John Moriarty (born 1938) is an Australian Indigenous icon who, during his youth, was a star football player in South Australia and nationwide. He was also one of Australia’s Stolen Generation; Indigenous children who were compulsorily taken from their families and sent to different white families or churches to be ‘educated’ in Western ways during the 20th century. He endured racism throughout his footballing career, but also showed courage to overcome these challenges to become much more than a great sportsperson: a political activist insisting on the rights of Indigenous people.
Moriarty’s origins linked him to Borroloola, a remote rural town in Australia’s Northern Territory (NT). This connection to the country together with his football past led him to develop the first John Moriarty Football (JMF) program in Borroloola, which was aimed at giving young Aboriginal people from the town involvement in sport and the opportunity to consider a possible life beyond their small town.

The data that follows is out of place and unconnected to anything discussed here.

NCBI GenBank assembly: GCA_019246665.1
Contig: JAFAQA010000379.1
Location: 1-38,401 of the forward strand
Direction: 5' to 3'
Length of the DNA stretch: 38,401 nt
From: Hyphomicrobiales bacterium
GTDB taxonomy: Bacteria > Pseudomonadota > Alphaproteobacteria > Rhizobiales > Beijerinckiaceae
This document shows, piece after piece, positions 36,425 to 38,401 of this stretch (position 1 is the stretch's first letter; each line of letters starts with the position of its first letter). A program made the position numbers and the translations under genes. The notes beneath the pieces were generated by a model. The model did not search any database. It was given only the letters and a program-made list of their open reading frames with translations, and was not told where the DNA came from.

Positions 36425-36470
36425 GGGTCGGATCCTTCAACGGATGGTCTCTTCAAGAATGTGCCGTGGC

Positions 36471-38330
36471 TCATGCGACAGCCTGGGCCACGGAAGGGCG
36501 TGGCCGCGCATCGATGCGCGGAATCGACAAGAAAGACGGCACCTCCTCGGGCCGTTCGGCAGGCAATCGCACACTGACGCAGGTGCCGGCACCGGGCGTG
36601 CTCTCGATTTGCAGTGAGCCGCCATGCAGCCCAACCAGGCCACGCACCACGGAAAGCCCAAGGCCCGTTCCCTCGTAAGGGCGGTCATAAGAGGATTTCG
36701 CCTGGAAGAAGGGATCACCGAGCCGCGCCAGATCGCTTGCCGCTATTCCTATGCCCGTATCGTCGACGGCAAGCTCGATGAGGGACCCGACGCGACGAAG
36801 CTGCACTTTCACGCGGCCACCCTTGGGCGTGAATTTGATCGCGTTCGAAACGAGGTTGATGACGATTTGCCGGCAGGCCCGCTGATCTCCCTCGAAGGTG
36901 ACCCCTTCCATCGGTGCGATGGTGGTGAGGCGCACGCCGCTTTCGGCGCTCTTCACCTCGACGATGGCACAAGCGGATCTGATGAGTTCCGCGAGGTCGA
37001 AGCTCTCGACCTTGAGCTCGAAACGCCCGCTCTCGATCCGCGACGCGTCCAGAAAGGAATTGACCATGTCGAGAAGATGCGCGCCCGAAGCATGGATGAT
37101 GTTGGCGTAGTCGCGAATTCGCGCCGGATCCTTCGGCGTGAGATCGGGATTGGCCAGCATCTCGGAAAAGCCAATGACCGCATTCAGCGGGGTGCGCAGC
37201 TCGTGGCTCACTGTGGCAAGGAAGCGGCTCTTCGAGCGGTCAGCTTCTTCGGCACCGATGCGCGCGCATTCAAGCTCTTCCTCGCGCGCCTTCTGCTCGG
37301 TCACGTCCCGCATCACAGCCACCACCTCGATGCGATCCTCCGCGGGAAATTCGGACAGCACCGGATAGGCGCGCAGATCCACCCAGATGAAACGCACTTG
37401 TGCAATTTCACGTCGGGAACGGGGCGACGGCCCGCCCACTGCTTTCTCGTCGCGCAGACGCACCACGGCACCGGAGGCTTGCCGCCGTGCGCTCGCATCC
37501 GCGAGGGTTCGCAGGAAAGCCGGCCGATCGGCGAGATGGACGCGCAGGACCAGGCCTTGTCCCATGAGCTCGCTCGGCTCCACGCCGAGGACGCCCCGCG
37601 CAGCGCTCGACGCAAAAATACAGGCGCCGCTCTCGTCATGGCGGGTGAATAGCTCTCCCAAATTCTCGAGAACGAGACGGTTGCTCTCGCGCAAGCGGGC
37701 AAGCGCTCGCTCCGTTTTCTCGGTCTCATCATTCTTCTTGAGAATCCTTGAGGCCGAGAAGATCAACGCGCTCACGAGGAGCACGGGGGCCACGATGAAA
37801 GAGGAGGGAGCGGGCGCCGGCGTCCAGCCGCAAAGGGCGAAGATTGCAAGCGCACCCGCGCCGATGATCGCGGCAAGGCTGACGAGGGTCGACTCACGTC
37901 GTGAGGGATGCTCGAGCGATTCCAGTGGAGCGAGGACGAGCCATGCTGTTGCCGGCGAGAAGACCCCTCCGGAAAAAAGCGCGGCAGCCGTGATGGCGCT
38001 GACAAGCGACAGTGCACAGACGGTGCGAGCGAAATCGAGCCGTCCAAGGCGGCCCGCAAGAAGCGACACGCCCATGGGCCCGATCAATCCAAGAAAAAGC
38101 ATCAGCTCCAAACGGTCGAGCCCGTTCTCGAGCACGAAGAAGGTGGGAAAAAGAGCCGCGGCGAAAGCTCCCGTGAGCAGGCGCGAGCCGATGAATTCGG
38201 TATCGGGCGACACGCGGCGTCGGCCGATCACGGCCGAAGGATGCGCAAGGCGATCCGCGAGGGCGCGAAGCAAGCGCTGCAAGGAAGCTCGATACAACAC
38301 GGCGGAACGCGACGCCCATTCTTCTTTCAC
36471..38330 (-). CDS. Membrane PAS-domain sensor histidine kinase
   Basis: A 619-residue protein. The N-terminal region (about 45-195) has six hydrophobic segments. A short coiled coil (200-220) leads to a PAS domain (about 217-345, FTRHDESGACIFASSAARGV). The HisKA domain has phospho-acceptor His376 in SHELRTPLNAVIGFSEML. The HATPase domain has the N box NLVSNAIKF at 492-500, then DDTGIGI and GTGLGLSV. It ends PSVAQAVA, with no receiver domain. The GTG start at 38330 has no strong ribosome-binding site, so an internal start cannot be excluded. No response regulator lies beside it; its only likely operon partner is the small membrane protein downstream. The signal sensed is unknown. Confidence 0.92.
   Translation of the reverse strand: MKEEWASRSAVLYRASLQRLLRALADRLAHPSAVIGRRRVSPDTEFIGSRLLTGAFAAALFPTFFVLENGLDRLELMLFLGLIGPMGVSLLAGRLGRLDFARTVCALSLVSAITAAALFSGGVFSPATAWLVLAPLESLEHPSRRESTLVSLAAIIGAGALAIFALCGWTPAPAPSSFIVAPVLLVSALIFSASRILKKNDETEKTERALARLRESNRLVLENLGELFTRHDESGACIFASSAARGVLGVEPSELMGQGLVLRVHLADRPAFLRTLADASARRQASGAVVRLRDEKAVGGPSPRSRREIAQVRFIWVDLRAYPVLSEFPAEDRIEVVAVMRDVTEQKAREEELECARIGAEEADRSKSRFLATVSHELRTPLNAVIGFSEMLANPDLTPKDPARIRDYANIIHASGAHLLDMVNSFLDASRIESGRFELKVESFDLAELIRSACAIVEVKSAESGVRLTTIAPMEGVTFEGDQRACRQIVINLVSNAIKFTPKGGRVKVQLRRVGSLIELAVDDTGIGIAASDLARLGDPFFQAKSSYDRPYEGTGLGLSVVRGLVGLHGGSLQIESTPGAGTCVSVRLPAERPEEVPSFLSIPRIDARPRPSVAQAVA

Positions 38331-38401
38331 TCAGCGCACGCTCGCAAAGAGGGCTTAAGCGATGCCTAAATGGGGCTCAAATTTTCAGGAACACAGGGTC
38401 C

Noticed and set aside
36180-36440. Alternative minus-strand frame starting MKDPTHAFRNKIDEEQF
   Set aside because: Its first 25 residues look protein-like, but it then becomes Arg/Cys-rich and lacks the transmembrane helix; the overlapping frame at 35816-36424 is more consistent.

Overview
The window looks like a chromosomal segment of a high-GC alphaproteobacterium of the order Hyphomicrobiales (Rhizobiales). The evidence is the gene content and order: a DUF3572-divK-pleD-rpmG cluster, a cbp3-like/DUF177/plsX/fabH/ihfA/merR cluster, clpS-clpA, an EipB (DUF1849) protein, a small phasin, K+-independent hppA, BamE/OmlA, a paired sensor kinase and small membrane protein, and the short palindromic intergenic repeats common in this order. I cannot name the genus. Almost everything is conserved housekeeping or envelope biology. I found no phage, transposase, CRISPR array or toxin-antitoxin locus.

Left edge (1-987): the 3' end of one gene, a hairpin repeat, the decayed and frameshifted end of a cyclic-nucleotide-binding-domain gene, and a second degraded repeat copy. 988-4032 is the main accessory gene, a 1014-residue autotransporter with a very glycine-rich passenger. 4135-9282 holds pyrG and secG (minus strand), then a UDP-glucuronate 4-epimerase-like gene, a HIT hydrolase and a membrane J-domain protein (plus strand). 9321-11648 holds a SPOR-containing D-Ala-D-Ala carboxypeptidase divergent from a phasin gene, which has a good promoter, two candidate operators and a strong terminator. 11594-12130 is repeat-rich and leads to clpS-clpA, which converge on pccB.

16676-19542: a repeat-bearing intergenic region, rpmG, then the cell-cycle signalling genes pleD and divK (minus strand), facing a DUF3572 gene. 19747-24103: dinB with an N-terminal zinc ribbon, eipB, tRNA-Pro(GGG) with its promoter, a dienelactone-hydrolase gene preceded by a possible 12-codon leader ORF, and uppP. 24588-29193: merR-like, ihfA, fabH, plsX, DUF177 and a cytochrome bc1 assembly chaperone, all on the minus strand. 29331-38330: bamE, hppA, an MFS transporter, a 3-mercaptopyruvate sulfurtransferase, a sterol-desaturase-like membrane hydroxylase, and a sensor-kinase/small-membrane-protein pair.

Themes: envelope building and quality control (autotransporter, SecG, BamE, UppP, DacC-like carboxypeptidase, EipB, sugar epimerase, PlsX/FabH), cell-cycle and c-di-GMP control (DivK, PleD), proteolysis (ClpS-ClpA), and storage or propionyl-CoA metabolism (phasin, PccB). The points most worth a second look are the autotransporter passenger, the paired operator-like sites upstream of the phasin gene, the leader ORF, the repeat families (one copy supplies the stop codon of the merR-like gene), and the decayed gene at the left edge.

During a conversation we had, Moriarty insisted that games and sports could teach several things to young people, particularly courage: “to cope with life, you have to have dexterity and courage”. It was this courage that inspired the JMF officers to lead an excursion with Aboriginal footballers from Borroloola to the 2014 Brazil World Cup. Despite a number of difficulties the footballers faced – the long distance to travel, a lack of funding, and difficulty of organising passports – they made the journey, providing a unique opportunity for a small group of Indigenous adolescents from an isolated Northern Territory town. A trip that, according to one of the participants, “was the experience of a lifetime but it won’t be the last”. Below, we present some of the impacts that this trip made on the participants, but also we reflect on how football education can build the pedagogy of courage, using some of Paulo Freire’s critical pedagogical tools.